Children's hospital invites legislators to meet with families.
Blank Children’s Hospital patient Sullivan Tow (center), and his family visit with Congressman David Young at the hospital’s Family Advocacy Day.
As Jaci Strube explains, it's as if "the stars aligned" to help facilitate Blank Children's Hospital's first-ever Family Advocacy Day. Congress was on its August recess, and the Iowa State Fair—always a popular attraction for elected leaders to meet their constituents—was taking place just a few miles down the road. It was all coming together; Beltway advocacy was coming to the Corn Belt.
"It was a great opportunity to expose other parents to this type of event," says Strube, who serves on the Family Advisory Council at Blank Children's. "It also exposed our lawmakers to people they might not get to meet out in D.C."
In-person meetings "invaluable"
Strube's involvement in health care advocacy began with her son's cystic fibrosis diagnosis about 3 years ago, which she says pushed her to become "very passionate, very quickly." In addition to her work for Blank Children's, Strube is a diligent advocate for research and access to care for people with cystic fibrosis.
She's represented Blank Children's at the Children's Hospital Association's Family Advocacy Day, in Washington, D.C., where Strube and her colleagues at the Center for Advocacy and Outreach at Blank Children's saw how effective such an event could be back home. "The face-to-face contact is irreplaceable," Strube says. "It's invaluable from the parent perspective to be able to explain to them (congressional representatives) exactly what your child needs—it's empowering."
Congressman David Young and staff members for other Iowan congressional representatives joined six patient families for the advocacy day at Blank Children's. Patterned after CHA's Family Advocacy Day, the event included a crash course on advocacy for the parents, individual meetings with the congressional representatives and a tour of the hospital. Strube says she felt the hospital tour was particularly impactful for their guests from the nation's capital.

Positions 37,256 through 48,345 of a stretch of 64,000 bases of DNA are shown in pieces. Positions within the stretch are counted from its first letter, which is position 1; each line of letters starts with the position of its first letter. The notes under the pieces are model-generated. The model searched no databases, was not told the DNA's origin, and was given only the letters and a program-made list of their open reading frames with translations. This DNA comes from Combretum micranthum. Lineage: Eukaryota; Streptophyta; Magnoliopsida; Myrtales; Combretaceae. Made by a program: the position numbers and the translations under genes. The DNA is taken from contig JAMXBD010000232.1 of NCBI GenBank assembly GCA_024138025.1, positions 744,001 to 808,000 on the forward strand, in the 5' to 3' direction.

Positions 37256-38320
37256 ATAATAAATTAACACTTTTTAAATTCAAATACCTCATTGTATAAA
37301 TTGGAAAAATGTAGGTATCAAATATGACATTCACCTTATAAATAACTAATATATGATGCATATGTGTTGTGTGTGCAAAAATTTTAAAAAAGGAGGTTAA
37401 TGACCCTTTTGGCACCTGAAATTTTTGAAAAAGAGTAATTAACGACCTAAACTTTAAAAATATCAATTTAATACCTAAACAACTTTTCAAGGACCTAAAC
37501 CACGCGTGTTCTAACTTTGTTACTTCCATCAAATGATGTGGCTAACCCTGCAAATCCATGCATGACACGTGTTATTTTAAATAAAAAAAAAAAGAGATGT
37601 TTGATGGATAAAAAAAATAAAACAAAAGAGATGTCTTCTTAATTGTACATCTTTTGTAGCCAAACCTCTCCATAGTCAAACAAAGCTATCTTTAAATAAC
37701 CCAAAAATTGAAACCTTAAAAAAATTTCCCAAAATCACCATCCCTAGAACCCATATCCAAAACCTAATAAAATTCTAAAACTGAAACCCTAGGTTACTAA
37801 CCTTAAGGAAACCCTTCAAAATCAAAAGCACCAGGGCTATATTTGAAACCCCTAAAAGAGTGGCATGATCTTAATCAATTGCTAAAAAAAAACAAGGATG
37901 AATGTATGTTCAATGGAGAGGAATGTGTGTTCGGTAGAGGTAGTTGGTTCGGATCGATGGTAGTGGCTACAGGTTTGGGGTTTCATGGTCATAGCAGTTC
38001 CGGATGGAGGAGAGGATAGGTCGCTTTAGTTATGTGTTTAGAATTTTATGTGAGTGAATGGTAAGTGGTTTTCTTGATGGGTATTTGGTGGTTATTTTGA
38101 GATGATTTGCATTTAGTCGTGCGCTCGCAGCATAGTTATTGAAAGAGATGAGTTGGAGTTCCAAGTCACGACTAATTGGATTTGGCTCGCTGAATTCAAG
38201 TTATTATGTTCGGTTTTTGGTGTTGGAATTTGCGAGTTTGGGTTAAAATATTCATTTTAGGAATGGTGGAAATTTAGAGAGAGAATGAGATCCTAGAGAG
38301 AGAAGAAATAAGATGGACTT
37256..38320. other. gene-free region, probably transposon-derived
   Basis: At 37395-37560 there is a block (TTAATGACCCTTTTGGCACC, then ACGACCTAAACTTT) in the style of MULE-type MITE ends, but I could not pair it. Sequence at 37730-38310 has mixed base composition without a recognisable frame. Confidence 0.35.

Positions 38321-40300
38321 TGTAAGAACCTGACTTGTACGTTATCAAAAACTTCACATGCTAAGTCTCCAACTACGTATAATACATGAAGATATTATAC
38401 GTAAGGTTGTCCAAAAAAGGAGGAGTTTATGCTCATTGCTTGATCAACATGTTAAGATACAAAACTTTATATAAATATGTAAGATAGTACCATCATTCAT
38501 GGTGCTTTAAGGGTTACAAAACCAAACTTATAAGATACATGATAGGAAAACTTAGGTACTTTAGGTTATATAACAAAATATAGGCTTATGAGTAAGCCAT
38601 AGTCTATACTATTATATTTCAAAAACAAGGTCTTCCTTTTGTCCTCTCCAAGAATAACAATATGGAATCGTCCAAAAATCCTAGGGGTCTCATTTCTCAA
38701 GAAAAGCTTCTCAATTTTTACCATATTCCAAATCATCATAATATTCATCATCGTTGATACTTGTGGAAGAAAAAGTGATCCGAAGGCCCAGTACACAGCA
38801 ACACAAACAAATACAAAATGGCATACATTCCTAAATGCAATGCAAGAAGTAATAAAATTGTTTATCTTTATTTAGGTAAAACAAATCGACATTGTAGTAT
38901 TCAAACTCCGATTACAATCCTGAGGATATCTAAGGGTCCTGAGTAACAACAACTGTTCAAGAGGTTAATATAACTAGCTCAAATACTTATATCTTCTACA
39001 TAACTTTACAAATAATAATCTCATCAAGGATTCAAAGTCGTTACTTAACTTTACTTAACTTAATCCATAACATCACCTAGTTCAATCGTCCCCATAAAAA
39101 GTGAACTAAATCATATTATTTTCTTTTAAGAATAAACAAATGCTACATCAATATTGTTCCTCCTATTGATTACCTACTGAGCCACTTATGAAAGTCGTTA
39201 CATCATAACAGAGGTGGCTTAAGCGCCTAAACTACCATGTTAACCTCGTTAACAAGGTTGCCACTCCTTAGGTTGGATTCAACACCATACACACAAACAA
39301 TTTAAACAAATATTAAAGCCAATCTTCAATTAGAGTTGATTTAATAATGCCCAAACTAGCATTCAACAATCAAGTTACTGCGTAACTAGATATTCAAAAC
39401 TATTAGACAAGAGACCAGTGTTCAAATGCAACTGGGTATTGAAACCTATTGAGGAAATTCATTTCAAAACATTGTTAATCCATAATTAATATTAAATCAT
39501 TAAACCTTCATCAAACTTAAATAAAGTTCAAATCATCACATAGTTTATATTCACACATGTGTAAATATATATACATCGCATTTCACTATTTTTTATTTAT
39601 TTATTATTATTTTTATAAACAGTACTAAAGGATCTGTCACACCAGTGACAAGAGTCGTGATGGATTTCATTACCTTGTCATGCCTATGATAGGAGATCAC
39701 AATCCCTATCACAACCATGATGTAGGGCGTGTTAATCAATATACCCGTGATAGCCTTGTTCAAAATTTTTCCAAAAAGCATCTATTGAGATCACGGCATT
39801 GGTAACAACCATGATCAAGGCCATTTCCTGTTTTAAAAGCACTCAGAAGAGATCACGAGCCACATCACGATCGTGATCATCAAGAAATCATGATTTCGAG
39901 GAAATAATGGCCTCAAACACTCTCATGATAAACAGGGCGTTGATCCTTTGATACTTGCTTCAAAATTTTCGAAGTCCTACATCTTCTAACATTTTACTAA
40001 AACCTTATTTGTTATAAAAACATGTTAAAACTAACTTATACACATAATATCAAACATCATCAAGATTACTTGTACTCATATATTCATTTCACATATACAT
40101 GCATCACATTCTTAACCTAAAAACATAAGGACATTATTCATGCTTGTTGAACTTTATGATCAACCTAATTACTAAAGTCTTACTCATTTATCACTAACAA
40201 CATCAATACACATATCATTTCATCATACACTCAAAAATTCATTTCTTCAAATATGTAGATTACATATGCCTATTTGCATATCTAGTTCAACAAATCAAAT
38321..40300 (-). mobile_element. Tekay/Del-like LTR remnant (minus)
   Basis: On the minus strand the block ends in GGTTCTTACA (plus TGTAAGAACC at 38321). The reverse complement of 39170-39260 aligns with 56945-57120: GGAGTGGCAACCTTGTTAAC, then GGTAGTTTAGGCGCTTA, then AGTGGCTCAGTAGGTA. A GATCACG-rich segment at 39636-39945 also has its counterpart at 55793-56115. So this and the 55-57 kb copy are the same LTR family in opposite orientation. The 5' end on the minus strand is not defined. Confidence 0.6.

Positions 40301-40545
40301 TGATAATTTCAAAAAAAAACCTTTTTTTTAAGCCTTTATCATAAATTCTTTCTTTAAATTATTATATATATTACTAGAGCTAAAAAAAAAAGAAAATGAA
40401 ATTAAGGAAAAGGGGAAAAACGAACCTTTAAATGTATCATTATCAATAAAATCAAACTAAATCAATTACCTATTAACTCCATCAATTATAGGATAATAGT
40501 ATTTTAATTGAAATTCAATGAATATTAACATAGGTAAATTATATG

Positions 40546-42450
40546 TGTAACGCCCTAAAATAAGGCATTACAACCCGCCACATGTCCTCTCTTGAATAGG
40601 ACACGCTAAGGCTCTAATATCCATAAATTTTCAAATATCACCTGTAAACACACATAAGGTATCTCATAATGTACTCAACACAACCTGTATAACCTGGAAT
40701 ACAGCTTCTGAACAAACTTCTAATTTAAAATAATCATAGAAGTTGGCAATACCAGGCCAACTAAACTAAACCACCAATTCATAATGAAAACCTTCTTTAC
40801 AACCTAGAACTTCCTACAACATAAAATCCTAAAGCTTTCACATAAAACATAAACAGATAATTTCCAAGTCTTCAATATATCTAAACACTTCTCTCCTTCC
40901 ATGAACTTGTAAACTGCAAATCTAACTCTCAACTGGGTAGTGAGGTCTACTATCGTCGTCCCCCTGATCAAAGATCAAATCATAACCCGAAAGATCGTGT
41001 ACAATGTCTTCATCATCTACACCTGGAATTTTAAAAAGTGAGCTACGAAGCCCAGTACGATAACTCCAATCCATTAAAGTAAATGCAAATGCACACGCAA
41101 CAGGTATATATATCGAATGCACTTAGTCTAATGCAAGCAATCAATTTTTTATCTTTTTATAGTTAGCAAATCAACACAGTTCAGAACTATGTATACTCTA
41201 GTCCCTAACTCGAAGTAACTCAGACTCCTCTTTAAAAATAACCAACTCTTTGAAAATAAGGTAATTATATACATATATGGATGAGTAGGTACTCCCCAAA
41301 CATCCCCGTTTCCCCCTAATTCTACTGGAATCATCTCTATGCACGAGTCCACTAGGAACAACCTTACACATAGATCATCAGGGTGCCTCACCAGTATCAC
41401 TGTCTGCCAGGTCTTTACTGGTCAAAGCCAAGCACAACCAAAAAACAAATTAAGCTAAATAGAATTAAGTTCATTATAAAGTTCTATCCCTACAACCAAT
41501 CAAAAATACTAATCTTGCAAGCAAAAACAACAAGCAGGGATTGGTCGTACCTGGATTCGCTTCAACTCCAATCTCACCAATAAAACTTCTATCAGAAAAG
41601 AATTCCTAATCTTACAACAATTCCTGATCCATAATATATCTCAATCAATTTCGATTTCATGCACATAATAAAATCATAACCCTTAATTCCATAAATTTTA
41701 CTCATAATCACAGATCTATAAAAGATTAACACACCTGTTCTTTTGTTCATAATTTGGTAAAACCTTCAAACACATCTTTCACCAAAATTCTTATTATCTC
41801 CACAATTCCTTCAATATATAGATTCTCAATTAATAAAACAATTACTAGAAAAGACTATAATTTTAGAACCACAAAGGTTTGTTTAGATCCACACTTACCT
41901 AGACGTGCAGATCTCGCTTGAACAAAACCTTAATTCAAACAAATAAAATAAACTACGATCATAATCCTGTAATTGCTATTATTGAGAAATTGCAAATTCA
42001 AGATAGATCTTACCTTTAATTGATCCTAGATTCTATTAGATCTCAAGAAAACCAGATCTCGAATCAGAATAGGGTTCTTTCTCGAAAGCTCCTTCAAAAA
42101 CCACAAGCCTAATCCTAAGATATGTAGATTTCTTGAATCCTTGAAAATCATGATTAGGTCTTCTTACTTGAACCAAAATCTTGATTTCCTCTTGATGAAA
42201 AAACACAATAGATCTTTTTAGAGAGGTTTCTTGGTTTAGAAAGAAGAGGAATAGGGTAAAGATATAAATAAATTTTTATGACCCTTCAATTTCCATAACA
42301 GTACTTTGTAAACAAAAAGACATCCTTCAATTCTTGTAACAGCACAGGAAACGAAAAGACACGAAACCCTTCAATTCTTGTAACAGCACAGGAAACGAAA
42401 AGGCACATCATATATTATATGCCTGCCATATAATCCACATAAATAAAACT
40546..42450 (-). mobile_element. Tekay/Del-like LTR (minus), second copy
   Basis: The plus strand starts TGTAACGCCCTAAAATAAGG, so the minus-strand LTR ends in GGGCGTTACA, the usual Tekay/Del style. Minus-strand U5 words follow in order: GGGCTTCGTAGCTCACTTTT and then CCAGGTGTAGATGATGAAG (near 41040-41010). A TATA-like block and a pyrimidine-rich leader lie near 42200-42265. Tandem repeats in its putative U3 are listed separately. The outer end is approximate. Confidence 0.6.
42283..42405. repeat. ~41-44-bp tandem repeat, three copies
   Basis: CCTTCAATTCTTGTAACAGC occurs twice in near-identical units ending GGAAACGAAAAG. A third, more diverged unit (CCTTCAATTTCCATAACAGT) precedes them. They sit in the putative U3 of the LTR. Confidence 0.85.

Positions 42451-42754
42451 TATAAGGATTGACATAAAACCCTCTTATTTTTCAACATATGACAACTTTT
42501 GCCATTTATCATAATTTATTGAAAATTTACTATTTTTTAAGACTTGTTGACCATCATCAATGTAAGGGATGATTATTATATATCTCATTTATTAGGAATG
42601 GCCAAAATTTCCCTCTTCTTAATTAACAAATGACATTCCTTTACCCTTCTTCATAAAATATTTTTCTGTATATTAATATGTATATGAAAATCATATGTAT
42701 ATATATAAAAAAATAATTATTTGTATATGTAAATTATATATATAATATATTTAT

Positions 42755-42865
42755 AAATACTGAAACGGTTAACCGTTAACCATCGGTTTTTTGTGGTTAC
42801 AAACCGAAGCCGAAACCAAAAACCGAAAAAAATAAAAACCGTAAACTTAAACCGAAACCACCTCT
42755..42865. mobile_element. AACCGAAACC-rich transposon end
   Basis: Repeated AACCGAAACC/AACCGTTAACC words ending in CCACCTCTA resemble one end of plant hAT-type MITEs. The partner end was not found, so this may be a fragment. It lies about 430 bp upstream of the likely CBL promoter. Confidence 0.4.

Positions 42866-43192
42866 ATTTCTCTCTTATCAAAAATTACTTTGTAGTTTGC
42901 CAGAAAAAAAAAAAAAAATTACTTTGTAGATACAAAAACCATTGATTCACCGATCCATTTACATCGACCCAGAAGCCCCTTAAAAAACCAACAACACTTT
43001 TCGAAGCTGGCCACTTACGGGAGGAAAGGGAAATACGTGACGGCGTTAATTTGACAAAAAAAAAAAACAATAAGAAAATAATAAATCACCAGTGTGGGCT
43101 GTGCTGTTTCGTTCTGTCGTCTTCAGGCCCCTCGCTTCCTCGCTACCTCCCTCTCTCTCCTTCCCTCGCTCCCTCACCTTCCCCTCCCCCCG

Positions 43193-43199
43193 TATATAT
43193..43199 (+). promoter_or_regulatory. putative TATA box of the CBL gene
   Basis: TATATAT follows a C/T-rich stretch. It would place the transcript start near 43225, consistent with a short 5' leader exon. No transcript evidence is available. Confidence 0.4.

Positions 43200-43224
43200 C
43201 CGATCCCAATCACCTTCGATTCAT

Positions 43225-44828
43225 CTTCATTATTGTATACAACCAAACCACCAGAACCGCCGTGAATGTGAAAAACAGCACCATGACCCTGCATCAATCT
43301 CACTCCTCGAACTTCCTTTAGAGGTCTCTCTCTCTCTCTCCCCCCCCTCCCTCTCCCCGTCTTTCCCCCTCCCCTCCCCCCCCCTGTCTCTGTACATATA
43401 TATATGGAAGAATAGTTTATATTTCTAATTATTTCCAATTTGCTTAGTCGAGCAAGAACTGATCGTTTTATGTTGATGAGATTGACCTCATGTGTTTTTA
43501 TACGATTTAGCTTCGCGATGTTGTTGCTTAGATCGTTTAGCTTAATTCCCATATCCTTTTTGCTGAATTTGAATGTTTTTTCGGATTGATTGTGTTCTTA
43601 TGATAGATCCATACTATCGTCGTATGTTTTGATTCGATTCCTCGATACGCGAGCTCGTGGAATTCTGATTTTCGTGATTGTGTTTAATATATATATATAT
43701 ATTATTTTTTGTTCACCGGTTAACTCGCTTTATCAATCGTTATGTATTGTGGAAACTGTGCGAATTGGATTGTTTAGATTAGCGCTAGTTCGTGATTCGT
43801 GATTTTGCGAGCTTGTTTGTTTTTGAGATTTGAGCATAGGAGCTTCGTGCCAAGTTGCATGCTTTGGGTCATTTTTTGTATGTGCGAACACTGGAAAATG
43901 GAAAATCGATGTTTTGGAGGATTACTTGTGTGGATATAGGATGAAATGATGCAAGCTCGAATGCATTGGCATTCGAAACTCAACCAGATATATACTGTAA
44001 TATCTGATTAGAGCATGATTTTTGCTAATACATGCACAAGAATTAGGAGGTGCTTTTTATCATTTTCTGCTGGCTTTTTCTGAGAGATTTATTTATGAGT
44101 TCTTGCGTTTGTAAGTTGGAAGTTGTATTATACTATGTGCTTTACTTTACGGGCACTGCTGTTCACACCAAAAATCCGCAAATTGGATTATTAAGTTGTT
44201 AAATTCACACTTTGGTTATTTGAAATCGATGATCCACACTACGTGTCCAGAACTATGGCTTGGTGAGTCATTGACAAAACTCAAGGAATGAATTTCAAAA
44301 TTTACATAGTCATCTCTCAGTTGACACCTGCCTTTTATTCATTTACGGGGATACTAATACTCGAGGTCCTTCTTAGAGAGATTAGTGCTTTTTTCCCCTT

"When I think about how important it was for our congressman to see inside the hospital, I get goosebumps," Strube says. "To be able to say, ‘this is what the room looks like, this is the couch my husband and I slept on every night for two weeks while our son was being treated.' To be able to step into our shoes was really impactful for him."
Feedback exceeds expectations
Feedback on the event has been positive from all parties, according to Strube. The parents said they felt comfortable engaging their public representatives in the familiar, laid-back atmosphere. Feedback from the congressional guests could be measured by their commitment to the event.
"We really didn't know what to expect," says Chaney Yeast, LMSW, J.D., director of government relations and the Medical-Legal Project at Blank Children's. "But once we got them here, we saw them talking with their staff and rearranging their schedules so they could spend a good chunk of time here. That alone for me was a win—it was incredibly successful."
Surprisingly rapid results
As Strube and Yeast know very well, "wins" in political advocacy are often hard to measure and usually take months—if not years—to materialize. But among the characteristics that made Family Advocacy Day at Blank Children's unique was an unexpected twist: immediate gratification.
The Advancing Care for Exceptional Kids Act of 2017 (ACE Kids Act) is a key piece of legislation designed to improve care for children with medically complex conditions in Medicaid. Young had previously supported the ACE Kids Act but had not yet agreed to back the version of the bill reintroduced to Congress earlier this year. Each of the families that met with Young stressed the importance of the ACE Kids Act for the care of their children, and early the next morning Strube received an email from Young's staff: he was going to support the ACE Kids Act.
For Strube and her fellow parents, the news punctuated the value of their advocacy efforts. "It feels so good," Strube says. "As a parent you feel validated—that someone heard you and they get a piece of the picture that comes with managing a long-term chronic illness."
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